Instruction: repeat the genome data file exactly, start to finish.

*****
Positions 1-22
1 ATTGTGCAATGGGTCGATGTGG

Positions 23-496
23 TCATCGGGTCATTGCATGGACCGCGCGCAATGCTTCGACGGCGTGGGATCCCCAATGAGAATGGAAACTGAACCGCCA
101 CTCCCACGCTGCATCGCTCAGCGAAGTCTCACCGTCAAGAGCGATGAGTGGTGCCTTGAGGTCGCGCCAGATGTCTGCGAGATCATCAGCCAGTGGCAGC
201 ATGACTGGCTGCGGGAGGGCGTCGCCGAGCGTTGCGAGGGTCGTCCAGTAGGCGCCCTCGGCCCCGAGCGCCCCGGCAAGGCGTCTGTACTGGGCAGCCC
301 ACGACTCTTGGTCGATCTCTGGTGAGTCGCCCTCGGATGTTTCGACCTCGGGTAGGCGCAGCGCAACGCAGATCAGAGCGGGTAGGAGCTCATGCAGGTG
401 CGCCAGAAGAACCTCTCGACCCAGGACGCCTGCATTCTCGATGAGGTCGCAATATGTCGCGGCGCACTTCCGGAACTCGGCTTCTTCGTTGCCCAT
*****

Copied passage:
Positions 1-22
1 ATTGTGCAATGGGTCGATGTGG

Positions 23-496
23 TCATCGGGTCATTGCATGGACCGCGCGCAATGCTTCGACGGCGTGGGATCCCCAATGAGAATGGAAACTGAACCGCCA
101 CTCCCACGCTGCATCGCTCAGCGAAGTCTCACCGTCAAGAGCGATGAGTGGTGCCTTGAGGTCGCGCCAGATGTCTGCGAGATCATCAGCCAGTGGCAGC
201 ATGACTGGCTGCGGGAGGGCGTCGCCGAGCGTTGCGAGGGTCGTCCAGTAGGCGCCCTCGGCCCCGAGCGCCCCGGCAAGGCGTCTGTACTGGGCAGCCC
301 ACGACTCTTGGTCGATCTCTGGTGAGTCGCCCTCGGATGTTTCGACCTCGGGTAGGCGCAGCGCAACGCAGATCAGAGCGGGTAGGAGCTCATGCAGGTG
401 CGCCAGAAGAACCTCTCGACCCAGGACGCCTGCATTCTCGATGAGGTCGCAATATGTCGCGGCGCACTTCCGGAACTCGGCTTCTTCGTTGCCCAT